Hell Bay – Will Thomas

It’s funny – I didn’t realize till I took a look at the other books in this series that I had requested a sample of the first book, Some Danger Involved, a while back. I never bought it. I’m glad now.

This started out rather well. I always begin a book with the expectation of giving it at least four stars, and mentally adjust accordingly, and the prologue was darkly entertaining. Those expectations seemed pretty safe.

Before long, though, issues with the writing began to crop up.

The idea is that the great and inscrutable private enquiry agent Barker is called in as security for a French ambassador at a secret meeting on an island in the Scillies; this is being camouflaged by a house party. Barker doesn’t like house parties or bodyguard work. I know this, better than perhaps anything else, because I was told so many, many times – between his own grumbling and the main character/narrator’s slightly gleeful commentary, it felt like it was reiterated at least a dozen times. Barker tries to wiggle out of it by suggesting a security force –

“I might make a recommendation to you, it would be to hire a full detail of guards, even if they are not needed. There is too much that could go wrong.”
“The French ambassador insists upon privacy. He wishes to come and see how his favorite goddaughter is doing, and has no desire to see the island full of British men in uniforms.”

So, basically, the ambassador is a moron. This is borne out by the events of the book, in which the island equivalent of a country house party disintegrates into, basically, Agatha Christie’s Ten Little Indians, and the ambassador becomes remarkably sulky over taking even basic precautions. He does bring an extra special French James Bond, Delacroix, with him – but Delacroix comes onto the island well after the ambassador, has a quick chat with Barker – and then leaves. He’s a foodie, you see, and he wants to get back to the boat and into the galley. I’m still struggling to understand how someone can be an effective bodyguard when not even on the same land mass. Of course, when the bad guy kills him he has an even harder job being any kind of bodyguard. It’s kind of hilarious when the ambassador insists on heaping praise on him for the rest of the book, considering he did nothing but die en route to a fish dinner.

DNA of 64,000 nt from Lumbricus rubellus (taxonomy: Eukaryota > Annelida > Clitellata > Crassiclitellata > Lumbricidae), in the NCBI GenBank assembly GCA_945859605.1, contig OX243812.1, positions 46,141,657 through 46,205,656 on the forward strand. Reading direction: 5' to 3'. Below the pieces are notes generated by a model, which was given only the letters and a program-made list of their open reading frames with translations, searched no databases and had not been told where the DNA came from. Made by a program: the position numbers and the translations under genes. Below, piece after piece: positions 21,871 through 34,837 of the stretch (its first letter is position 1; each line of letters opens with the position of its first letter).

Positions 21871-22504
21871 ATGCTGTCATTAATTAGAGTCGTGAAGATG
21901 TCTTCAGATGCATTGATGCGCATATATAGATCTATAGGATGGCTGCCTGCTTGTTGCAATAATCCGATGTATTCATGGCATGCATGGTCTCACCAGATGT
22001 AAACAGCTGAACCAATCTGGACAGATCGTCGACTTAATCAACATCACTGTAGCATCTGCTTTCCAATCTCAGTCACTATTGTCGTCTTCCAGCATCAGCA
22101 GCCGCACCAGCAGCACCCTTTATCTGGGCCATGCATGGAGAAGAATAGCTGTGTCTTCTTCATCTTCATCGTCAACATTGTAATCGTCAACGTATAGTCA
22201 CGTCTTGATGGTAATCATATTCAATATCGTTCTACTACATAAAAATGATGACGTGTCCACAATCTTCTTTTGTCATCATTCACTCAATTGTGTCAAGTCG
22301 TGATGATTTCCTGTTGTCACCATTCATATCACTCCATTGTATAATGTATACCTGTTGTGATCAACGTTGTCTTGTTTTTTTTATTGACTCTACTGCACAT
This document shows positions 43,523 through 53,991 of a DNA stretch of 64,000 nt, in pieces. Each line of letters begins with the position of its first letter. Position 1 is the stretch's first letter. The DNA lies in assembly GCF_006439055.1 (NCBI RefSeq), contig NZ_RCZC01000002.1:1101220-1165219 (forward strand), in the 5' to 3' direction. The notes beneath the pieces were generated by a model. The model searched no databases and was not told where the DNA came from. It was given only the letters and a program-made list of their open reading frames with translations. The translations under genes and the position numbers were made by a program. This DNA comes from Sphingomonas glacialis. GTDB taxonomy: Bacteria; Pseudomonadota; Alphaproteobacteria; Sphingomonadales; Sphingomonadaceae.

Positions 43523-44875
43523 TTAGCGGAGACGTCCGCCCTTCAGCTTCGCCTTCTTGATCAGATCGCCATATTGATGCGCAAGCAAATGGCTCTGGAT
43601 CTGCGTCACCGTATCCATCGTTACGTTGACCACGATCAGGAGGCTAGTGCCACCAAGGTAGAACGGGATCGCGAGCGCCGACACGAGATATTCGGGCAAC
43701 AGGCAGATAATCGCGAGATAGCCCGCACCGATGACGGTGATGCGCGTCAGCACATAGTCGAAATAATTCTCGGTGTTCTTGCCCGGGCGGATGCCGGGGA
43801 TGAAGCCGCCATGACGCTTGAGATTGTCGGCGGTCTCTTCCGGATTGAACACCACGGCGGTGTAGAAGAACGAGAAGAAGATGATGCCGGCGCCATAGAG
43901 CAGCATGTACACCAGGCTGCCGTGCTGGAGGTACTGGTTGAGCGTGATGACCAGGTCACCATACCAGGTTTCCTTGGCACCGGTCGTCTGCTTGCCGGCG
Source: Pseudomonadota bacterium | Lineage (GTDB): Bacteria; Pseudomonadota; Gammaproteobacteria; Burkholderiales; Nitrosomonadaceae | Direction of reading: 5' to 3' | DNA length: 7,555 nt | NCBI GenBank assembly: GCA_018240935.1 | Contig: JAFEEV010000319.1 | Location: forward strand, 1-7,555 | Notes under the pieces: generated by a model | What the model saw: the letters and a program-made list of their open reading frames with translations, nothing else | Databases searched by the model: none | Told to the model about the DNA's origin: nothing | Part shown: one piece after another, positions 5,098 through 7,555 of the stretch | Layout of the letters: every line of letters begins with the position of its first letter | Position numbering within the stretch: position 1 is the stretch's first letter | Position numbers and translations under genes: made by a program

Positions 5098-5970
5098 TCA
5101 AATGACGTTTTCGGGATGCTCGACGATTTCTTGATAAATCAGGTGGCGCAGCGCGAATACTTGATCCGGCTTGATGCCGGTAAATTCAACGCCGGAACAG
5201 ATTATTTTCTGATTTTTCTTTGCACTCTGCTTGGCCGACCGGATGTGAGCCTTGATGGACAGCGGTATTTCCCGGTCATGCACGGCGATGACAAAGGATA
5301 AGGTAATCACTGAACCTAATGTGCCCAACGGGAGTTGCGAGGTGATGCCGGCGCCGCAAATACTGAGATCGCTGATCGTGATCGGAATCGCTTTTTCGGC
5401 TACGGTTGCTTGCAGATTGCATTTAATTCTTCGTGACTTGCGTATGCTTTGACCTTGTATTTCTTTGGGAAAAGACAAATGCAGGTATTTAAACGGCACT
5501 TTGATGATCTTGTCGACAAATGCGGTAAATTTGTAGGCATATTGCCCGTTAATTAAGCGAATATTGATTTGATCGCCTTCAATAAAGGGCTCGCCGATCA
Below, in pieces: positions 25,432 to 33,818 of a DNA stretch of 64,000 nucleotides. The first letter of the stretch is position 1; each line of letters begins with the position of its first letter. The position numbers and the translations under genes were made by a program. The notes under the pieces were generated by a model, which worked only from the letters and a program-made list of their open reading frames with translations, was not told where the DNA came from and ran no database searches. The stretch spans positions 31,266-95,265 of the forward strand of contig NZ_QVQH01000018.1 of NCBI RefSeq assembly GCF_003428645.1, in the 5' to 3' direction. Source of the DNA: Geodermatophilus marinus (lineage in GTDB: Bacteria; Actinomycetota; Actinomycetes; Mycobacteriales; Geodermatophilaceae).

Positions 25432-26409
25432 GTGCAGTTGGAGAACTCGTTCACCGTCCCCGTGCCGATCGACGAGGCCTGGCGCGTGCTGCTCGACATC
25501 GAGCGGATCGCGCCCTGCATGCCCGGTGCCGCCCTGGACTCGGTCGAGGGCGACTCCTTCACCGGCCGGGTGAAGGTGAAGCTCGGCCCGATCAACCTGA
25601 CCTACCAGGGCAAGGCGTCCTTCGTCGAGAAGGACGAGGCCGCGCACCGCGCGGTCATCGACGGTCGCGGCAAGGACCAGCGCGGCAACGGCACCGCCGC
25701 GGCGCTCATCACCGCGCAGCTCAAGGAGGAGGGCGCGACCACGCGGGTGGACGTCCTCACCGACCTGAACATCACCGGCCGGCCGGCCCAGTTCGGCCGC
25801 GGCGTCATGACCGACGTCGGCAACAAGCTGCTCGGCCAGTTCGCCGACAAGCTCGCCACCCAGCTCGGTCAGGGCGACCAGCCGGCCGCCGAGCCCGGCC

What really baffled me about this was that the author then has the ambassador commenting that the island was “too large … to be watched over by just two men.” Well … yeah.

The main character/narrator, Thomas Llewelyn, began to annoy me very early on. “I regarded the two young women I was warned against, and found them a trifle wanting.” One reason for the house party, you see, is to marry off the young scion(s) of the house, and Llewelyn had best not interfere with that. But – despite the proprieties, and despite a fiancee back home, he is tempted. He’s a twit.

The writing was not terrible (though it does need a good editor to deal with spelling, punctuation, and homonym errors – a gun shot is not a “rapport”, one does not “stare” an opinion, one does not “fair” better or worse, and when one cannot “bare” to discuss something I begin to lose my grip on my temper) – this is why it gets two stars instead of the one I kind of want to give it. But it did try too hard in places, hammering a point home when a softer touch would have been more than sufficient. And, not to be repetitive, the author has a tendency to repeat himself.